Thinking about humankind and Nature in opposition to one another is worthless when it comes to living in Nature, something we are all obliged to do. Like it or not, we function as part of the natural order. We are not merely tourists on this planet, here to gaze upon selected exotic landscapes in mute admiration, awe-struck and nostalgic about long-lost eras.

Here the history of the National Parks has another lesson to teach, one not steeped in 19th century romanticism but born of 20th century realities. The 1916 statute that created the National Park Service defined its mission as "to conserve the scenery and the natural and historic objects and the wildlife therein, and to provide for the enjoyment of same in such manner and by such means as will leave them unimpaired for the enjoyment of future generations."

That language defined a now notorious dilemma. For nearly a century critics have argued that the objectives of "conservation" and "enjoyment," or "preservation" and "use," are not merely incompatible, but downright contradictory. The long and tangled history of the difficulties of Park management hinges on those few spare sentences, touching issues like the flooding of Glen Canyon, or the endless wrangles over snowmobiles in Yellowstone Park. But out of that decades-old struggle some principles of balance and proportion have emerged. They may now constitute the Parks' most important legacy for the new century, one that reaches well beyond the boundaries of Yellowstone or Yosemite.

Preservation and use, or conservation and enjoyment, or wonder and work, should be understood as complementary, not contradictory; as mutually necessary, not mutually exclusive. Those concepts — understood as paired and partnered, not antithetical or adversarial — need to be exported from the places where they have historically been contested — the national parks — and made to inform sound, holistic policy in the wider world as well.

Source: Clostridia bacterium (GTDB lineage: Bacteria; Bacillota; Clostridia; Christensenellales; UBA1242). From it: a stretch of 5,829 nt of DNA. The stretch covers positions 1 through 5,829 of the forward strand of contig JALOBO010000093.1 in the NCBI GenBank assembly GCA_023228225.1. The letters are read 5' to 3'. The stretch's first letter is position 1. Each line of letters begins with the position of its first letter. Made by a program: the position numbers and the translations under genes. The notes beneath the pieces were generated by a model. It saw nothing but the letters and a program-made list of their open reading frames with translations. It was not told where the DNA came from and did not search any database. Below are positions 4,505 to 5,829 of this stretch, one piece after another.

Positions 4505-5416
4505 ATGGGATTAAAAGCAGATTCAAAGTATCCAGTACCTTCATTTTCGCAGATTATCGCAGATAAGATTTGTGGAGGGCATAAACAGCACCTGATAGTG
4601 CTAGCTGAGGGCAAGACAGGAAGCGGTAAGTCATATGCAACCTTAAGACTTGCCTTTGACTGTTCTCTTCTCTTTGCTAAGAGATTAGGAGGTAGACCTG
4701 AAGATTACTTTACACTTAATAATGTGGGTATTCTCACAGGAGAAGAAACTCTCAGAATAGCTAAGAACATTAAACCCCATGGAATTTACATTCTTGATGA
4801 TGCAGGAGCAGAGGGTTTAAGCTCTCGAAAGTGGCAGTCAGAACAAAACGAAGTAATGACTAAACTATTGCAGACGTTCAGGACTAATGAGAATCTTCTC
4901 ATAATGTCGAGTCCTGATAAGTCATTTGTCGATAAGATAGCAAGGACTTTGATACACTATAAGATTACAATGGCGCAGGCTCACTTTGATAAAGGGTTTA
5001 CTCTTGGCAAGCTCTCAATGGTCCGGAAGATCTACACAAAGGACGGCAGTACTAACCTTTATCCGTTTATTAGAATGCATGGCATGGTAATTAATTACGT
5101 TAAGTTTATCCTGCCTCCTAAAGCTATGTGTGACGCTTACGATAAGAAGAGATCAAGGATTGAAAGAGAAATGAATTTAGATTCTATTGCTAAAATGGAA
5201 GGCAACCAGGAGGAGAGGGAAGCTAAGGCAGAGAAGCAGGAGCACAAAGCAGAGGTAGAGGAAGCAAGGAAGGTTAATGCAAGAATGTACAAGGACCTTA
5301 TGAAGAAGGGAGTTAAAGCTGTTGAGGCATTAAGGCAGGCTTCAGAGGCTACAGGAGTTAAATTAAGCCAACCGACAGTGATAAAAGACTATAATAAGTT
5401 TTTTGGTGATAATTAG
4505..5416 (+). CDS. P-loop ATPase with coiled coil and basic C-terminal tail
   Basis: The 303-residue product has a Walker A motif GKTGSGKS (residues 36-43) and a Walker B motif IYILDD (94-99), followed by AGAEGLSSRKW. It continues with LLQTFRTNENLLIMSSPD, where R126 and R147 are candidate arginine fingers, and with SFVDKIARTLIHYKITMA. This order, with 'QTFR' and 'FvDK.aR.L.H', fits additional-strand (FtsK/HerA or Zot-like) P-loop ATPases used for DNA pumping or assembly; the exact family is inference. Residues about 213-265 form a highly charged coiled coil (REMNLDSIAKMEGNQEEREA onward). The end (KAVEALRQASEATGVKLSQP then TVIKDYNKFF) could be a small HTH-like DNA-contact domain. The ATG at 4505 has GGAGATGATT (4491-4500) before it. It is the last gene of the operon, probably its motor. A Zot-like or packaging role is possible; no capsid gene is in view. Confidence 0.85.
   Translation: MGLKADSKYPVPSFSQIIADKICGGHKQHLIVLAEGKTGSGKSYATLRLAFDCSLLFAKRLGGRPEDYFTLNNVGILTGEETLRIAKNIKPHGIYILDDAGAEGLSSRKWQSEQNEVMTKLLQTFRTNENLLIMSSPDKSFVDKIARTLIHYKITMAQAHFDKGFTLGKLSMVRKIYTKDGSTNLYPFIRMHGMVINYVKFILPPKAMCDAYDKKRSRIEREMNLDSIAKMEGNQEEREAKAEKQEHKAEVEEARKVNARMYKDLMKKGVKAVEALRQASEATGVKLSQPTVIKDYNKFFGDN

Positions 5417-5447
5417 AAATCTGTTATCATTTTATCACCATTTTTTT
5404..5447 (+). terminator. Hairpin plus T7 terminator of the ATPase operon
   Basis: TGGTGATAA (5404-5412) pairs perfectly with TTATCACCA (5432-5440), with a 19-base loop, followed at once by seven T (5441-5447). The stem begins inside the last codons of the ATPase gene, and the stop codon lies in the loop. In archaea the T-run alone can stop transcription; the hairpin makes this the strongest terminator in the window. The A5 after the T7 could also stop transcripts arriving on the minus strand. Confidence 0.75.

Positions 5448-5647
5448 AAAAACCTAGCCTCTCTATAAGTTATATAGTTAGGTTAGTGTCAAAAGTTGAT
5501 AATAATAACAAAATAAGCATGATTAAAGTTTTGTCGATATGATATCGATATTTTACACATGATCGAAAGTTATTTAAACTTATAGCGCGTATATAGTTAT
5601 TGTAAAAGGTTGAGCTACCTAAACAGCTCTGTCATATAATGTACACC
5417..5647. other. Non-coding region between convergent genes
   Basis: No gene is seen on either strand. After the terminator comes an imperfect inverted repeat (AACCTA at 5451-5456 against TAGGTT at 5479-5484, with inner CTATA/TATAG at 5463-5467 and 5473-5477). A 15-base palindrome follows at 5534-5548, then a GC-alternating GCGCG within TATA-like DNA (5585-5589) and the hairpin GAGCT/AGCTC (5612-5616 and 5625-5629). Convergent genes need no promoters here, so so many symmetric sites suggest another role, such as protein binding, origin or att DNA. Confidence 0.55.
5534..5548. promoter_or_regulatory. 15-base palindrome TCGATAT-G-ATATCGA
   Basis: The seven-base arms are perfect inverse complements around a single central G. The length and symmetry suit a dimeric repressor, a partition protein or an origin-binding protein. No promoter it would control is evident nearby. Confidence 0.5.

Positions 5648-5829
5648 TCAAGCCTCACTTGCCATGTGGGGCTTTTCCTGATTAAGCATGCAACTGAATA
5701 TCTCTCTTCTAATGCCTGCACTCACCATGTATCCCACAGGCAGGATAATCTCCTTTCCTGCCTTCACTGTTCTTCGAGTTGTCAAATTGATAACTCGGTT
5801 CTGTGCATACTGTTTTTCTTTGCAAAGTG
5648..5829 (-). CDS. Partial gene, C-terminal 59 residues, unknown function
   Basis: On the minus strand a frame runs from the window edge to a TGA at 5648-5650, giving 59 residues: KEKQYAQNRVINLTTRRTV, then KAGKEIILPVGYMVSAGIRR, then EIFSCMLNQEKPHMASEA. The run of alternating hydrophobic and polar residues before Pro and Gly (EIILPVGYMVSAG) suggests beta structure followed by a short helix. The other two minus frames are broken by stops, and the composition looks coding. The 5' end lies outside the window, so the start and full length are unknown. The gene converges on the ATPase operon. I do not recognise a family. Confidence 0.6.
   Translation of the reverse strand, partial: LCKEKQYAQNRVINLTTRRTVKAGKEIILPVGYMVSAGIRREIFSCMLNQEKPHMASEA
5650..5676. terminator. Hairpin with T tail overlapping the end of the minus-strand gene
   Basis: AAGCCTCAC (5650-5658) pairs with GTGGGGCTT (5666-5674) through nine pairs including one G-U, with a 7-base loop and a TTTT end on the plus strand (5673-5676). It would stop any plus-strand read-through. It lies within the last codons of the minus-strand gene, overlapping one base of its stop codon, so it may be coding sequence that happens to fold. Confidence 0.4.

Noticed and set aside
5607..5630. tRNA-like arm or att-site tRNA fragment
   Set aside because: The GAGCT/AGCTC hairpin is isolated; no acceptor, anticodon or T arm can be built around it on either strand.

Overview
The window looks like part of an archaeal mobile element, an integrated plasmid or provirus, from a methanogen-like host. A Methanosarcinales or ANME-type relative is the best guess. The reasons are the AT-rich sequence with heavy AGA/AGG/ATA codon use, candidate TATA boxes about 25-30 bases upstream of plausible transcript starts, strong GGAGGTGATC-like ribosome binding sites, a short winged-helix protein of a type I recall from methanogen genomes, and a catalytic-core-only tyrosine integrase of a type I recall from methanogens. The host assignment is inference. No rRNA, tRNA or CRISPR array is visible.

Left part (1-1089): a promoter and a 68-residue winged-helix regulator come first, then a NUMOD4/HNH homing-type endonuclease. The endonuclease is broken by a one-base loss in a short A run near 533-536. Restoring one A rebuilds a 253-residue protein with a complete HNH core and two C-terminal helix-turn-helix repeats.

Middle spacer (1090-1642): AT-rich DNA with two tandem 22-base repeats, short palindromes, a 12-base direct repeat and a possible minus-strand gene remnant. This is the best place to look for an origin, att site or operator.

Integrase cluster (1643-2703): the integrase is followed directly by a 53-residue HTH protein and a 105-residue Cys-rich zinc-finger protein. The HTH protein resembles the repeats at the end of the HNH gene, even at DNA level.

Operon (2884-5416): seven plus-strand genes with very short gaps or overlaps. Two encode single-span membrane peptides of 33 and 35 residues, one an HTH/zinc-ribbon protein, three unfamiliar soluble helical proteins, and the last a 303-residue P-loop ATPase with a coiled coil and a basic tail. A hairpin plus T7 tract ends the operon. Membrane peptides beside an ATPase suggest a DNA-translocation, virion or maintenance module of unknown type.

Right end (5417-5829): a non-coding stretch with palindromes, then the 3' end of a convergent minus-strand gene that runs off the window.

Nature should be honored not just in exclusive enclaves where humans dare to tread only as reverential sojourners. The entirety of the biosphere is the inescapable venue where we must both earn our daily bread and acknowledge Nature's rhythms and glories. Both wonder and work need to become the common stuff of everyday life. We must "de-exoticize" our notion of what is a park, and direct toward the places where we live and labor the same values of respect and stewardship that we have historically reserved for our "best places."

If we can collapse the distinction between our best places and everyplace else, we may begin treating the world in its entirety as a national park, in the manner suggested by Catlin's original vision: a place where people toil as well as worship — a place where we frankly recognize the character of our industrial or post-industrial civilization and do not seek merely to escape from it, or repudiate out of hand the benefits it has conferred on all of us — as the steamship Yellowstone did for Catlin. 

David M. Kennedy is the co-director of The Bill Lane Center for the American West at Stanford University